An accessibility rant

April 03, 2003

The following was a little piece that I wrote in response to some posts on the Web4Lib discussion list commenting on the inherent inaccessibility of DHTML menus.


Replies inline:

TD> that you have
TD> a responsibility to support users who use keyboard navigation and those
TD> who have Javascript disabled. Making essential site navigation
TD> available only through Javascript mouseovers is a serious accessibility
TD> failure.

Very true, but it isn't as hard to make such things accessible as some
people would have you believe.

Creating a keyboard navigation-compatible DHTML menu isn't any more
difficult than creating keyboard navigation on any other page.

It's also quite easy to make JavaScript-based navigation degrade to simple HTML links when
JavaScript is turned off.

<div class="menuLabel" id="menuLabel1"><a class="ml" onclick="menuShow(event,1); return false;"
onmouseover="menuShow(event,1)" href="items.html" accesskey="l"><span style="text-decoration: underline;">L</span>abel1</a></div>

<div class="menuBox" id="menu1">
<a class="m" href="item1.html" accesskey="1">Item <span style="text-decoration: underline;">1</span></a><br>
<a class="m" href="item2.html" accesskey="2">Item <span style="text-decoration: underline;">2</span></a><br>
<a class="m" href="item3.html" accesskey="3">Item <span style="text-decoration: underline;">3</span></a><br>

The example above shows the markup for a simple DHTML menu.

The first couple lines contain define the menu label. Including an
href and the "return false" within the on onclick event handler allows
the menu label to function as a plain HTML link when JavaScript is
turned off.

Also, you'll notice that each of the menu links employs an accesskey
to ease keyboard navigation.

EO> please also include
EO> some method to skip the navigation for text/limited-or-no-sight browser
EO> users. Methods include the 1x1 pixel "invisible" gif with link to anchor
EO> after the navigation and/or use CSS to create an aural (and/or print)
EO> stylesheet. If anyone has another method, please let me know.

Another method is to use CSS set the link text's display to "hidden".

Examples of both methods are below:

<a name="topofpage" id="linktocontent" href="#content" style="display:hidden;">skip to main content</a>
<a href="#content" title="skip to main content"><img src="spacer.gif" alt="skip to main content - image link" border="0"></a>

Both of these methods will satisfy section o of Section 508:
A method shall be provided that permits users to skip repetitive
navigation links.

PLP> I run into this issue frequently. Some people think javascript mouseover
PLP> menus are a good way of cramming lots of choices on the page, without making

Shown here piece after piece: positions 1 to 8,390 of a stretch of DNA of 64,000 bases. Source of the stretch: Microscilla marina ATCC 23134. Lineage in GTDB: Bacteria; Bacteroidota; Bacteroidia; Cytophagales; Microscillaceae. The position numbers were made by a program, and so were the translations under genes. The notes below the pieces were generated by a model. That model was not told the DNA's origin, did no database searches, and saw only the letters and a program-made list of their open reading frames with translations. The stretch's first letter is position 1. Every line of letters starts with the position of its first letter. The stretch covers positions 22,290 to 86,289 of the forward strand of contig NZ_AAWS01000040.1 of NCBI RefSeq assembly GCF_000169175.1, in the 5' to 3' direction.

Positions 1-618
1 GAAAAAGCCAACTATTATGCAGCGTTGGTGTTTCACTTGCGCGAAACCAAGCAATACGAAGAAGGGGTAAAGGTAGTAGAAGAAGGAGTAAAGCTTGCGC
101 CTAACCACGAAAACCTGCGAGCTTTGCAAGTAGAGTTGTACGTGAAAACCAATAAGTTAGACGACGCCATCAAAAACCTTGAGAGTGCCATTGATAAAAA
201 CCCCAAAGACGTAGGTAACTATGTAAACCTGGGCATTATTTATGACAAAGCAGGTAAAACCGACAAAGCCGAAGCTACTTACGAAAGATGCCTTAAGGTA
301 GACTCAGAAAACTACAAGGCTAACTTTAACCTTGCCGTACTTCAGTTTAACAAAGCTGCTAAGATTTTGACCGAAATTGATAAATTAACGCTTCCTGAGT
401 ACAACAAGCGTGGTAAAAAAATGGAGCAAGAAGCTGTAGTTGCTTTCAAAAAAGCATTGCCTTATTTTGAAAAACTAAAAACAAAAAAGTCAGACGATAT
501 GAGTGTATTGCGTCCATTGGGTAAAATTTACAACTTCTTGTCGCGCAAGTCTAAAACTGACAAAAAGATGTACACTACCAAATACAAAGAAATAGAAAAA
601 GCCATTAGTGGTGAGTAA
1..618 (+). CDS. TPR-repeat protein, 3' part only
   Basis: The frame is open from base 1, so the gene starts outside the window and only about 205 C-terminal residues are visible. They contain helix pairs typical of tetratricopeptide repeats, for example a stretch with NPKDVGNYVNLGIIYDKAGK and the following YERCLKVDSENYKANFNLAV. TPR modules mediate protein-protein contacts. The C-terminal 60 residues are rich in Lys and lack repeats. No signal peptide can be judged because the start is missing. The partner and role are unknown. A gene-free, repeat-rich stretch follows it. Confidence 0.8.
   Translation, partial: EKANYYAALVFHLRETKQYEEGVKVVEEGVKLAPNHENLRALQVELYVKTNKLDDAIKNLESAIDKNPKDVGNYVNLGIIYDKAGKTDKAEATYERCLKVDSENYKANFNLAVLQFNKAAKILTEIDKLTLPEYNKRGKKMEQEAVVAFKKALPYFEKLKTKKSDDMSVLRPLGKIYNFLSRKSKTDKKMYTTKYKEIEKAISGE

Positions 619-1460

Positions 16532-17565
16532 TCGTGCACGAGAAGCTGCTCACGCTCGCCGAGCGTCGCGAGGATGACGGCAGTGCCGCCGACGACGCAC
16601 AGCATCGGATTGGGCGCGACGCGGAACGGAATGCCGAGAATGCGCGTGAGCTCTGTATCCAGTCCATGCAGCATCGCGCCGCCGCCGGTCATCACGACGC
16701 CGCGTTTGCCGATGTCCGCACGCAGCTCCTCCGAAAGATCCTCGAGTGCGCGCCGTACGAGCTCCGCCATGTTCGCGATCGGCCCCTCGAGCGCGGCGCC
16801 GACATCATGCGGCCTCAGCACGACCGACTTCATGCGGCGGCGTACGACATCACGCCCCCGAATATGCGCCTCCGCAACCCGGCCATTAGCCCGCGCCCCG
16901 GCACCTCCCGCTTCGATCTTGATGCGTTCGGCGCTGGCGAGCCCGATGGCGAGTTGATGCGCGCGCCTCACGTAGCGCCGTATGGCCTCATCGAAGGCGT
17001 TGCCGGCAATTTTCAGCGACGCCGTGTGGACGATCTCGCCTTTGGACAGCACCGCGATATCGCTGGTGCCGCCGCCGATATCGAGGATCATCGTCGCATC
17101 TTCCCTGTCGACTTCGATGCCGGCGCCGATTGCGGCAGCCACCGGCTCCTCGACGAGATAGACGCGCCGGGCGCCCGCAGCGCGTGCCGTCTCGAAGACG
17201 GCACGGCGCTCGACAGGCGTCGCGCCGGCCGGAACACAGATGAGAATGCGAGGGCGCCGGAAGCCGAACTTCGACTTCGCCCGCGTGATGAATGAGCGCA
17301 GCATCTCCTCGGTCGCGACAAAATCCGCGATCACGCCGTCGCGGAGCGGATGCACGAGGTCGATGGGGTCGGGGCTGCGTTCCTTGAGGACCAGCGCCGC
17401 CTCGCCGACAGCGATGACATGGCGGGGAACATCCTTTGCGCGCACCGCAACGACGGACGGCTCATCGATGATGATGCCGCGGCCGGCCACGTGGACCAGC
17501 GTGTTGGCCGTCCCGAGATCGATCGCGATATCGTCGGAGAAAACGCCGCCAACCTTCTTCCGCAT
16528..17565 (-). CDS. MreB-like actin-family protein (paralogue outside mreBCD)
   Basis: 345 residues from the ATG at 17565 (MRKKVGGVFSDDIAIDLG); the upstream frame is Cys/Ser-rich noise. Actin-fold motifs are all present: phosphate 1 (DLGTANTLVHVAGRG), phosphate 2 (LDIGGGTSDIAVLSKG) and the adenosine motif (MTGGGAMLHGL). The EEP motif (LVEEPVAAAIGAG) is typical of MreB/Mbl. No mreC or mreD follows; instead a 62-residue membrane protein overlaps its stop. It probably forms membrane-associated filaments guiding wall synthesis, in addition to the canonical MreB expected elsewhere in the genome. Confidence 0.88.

PLP> it look crowded.

Menus are a very good way of placing many choices into a small area.
Additionally, menu conventions are firmly established, with OS GUIs
making wide use of menus.

PLP> So, before using javascript, I think one should try to organize their pages
PLP> better, perhaps a different schema is needed if the menus are necessary.

Menus are rarely necessary, however they can greatly clean up an
interface that would otherwise be cluttered. Also,

PLP> If on the other hand, it must be, my understanding of accessibility is that
PLP> as long as there is an alternative, it is fine.

Yes and no.

Yes, if you can't make your pages accessible through other means, then
alternatives are needed. Again, this is clearly stated in Section

(k) A text-only page, with equivalent information or functionality, shall be
provided to make a web site comply with the provisions of this part, when
compliance cannot be accomplished in any other way. The content of the
text-only page shall be updated whenever the primary page changes.

Please note the words "cannot be accomplished in any other way"

In addition to creating a duplicate site maintenance need, alternative
content and/or functionality is all too often simply slapped onto a
site. While this may technically provide compliance, it can lead to
an attitude of complacency towards accessibility and site design for
alternate access devices.

Remember, accessibility is just one part of site design. You still
must make an effort to make sure that your users will be able to
effectively interact with your site no matter which user agent they
are using. You can create a site that complies with all of the
accessibility guidelines, yet still be a nightmare to use with an
alternate access device.

Just like site design for conventional visual browsers, accessibility
(ensuring cross-browser compatibility is simply accessibility applied
to visual browsers) is just one aspect of ensuring that your site
functions well, and no level of accessibility guideline compliance
alone will ensure that your users will be able to easily use your


Posted by Andrew at April 3, 2003 10:56 PM